have some claim to life while the zygote evidently does not, is based
in no clear or compelling scientific definition of life. The human
continuum begins with the union of the sperm and the egg and continues
throughout gestation and life until natural death. At no point along
this continuum does the life suddenly “become” human. Such arguments
are based upon convenient abstractions or arbitrarily chosen capacities
or characteristics. Pollitt’s position is truly abhorrent and radical,
but it is at least consistent.

Responding to Saletan, Pollitt accuses him of offering no real
rationale for why abortion should be seen as “so outrageous, so
terribly morally offensive, so wrong.” She is willing to speak of
abortion as a “difficult” decision, but that is about all. She explains
that opposition to abortion is really an extension of an effort to deny
sexual freedom to women, and to stigmatize sex outside of marriage. She
identifies this with what she sees as the nation’s “already broad, deep
strain of sexual Puritanism, shame and blame.”

Responding to Pollitt, Saletan clarified his position: “This is why
I use the word ‘bad.’ It upsets many people on the left, but for the
same reason, it wakes up people in the middle. It’s new, and in my
opinion, it’s true. (I don’t use the word ‘wrong,’ because to me that
implies a prohibitive conclusion. ‘Bad’ is a consideration. Abortion
can be a less-bad option than continuing a pregnancy. In that case,
it’s bad but not wrong.)”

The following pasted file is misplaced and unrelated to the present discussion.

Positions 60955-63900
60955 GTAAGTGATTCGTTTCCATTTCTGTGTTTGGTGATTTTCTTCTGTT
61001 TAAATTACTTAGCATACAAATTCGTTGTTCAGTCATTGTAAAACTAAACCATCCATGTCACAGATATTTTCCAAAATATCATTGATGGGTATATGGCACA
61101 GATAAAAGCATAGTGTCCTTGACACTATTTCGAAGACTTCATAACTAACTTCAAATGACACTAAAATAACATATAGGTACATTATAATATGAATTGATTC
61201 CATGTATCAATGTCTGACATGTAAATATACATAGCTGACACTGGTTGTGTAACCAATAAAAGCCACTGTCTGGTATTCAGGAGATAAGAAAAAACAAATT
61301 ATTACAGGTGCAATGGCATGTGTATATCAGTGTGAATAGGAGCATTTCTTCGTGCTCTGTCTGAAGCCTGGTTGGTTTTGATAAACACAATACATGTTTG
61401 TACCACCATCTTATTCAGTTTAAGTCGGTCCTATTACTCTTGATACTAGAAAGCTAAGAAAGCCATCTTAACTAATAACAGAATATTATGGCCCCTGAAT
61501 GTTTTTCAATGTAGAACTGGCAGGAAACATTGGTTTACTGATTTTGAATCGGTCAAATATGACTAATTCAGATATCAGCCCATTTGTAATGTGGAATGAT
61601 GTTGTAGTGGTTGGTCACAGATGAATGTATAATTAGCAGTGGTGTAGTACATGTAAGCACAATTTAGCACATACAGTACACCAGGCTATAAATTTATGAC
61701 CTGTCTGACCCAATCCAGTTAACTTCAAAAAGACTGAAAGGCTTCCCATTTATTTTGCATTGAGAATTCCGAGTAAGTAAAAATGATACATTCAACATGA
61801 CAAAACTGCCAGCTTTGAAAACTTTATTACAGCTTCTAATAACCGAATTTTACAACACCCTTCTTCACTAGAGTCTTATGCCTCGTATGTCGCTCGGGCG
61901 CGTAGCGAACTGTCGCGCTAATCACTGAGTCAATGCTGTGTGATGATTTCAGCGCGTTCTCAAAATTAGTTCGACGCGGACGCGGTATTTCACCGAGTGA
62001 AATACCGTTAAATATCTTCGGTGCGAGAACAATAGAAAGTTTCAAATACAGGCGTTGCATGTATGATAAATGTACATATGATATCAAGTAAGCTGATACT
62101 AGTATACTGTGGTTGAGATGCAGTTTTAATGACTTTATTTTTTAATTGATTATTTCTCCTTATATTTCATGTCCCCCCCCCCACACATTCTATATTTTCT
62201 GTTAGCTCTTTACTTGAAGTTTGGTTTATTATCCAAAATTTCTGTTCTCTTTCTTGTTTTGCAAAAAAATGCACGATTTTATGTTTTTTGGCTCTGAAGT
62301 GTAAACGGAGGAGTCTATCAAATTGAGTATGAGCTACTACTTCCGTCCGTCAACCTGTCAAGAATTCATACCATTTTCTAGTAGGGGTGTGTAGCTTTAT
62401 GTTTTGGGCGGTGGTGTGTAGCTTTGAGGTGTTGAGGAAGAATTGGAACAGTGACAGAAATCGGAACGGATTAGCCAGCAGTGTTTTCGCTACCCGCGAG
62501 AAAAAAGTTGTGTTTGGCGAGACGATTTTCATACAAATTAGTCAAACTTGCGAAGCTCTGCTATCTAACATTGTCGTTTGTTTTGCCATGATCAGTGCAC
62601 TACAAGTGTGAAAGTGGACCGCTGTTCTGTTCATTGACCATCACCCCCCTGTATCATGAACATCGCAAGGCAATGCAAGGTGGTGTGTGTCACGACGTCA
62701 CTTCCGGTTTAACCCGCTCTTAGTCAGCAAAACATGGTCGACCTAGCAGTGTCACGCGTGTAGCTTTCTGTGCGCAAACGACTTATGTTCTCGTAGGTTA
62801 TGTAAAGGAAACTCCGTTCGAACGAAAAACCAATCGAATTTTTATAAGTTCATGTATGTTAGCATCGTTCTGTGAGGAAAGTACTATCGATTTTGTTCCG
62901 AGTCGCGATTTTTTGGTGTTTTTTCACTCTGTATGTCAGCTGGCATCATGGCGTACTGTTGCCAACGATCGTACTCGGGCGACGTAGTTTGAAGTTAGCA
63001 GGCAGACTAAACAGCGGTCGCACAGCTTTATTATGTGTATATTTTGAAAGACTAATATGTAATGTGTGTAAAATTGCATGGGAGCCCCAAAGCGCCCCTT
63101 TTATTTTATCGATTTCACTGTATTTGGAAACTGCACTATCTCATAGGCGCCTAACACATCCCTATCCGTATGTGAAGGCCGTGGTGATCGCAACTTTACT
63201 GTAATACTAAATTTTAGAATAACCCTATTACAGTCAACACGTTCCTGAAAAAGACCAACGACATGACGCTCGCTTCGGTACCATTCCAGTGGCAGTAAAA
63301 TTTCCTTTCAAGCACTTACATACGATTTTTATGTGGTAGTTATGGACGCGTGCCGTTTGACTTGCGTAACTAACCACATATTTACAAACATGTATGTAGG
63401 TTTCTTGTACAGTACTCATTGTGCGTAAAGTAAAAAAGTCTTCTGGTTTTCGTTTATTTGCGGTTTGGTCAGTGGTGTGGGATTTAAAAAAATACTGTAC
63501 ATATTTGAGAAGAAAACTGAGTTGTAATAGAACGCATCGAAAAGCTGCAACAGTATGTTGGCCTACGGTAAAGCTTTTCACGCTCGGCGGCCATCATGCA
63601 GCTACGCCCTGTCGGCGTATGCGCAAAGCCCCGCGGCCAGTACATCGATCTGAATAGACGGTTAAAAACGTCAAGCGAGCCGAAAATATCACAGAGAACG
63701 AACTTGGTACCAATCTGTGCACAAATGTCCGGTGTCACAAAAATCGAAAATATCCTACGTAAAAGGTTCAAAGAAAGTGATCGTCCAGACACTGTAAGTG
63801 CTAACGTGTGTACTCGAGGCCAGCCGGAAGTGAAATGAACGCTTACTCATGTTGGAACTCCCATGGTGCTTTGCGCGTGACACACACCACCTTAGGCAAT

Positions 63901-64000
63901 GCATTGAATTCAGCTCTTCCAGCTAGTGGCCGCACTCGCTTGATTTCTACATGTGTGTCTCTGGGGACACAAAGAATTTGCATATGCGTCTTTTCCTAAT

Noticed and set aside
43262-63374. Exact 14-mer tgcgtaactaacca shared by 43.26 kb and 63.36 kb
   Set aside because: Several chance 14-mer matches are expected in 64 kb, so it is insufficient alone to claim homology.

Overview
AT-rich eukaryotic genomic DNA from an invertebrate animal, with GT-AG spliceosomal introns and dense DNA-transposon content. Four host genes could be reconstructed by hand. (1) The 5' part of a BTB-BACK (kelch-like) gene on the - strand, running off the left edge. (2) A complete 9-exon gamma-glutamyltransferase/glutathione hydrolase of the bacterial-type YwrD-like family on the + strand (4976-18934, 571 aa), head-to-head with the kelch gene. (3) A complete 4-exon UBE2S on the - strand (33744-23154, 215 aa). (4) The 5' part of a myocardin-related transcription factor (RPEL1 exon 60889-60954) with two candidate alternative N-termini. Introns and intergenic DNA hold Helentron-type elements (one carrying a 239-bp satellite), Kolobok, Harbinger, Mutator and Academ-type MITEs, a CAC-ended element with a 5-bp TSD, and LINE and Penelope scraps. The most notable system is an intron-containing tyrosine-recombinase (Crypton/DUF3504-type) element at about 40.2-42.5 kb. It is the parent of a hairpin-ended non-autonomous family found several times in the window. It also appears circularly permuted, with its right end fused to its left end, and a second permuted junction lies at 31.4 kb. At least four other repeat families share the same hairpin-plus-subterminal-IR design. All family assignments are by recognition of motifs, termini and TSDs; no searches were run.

Pollitt remained unmoved. “Morality has to do with rights and duties
and obligations between people,” she insisted. “So, no: I do not think
terminating a pregnancy is wrong. A potential person is not a person,
any more than an acorn is an oak tree. I don’t think women should have
to give birth just because a sperm met an egg. I think women have the
right to consult their own wishes, needs, and capacities and produce
only loved, wanted children they can care for–or even no children at
all. I think we would all be better off as a society if we respected
women’s ability to make these decisions for themselves and concentrated
on caring well for the born. There is certainly enough work there to
keep us all very busy.”

In the end, Saletan appeared to have retreated somewhat from his
argument about the moral status of abortion, but the very fact that he
addressed the issue so clearly and candidly is telling in itself. As
for Pollitt, she was eventually willing to admit that abortion is
“icky.” As she explained this term: “I think that expresses rather well
how lots of people feel about abortion: They may not find it immoral or
want to see it made illegal, but it disturbs them. It just seems like a
bad thing.”

Why should pro-lifers pay attention to this debate among advocates
of abortion rights? The answer to that question is simple–the exchange
between William Saletan and Katha Pollitt demonstrates the inherent
weakness of the pro-abortion argument, or its pro-choice variant.
Lacking any objective definition of human life and the status of the
unborn, the pro-abortion movement is mired in a pattern of endless
internal debates and confusions. Saletan’s argument is less radical
than Pollitt’s, but his position is morally arbitrary, based more in
pragmatic concern than in moral philosophy.

In any event, the exchange between William Saletan and Katha Pollitt
indicates that the pro-abortion movement knows that it has work to do
in reaching the hearts and minds of Americans. The pro-life movement
had better remind itself of the same challenge. Both sides are locked
in a race to reach the hearts and minds of those still stuck in the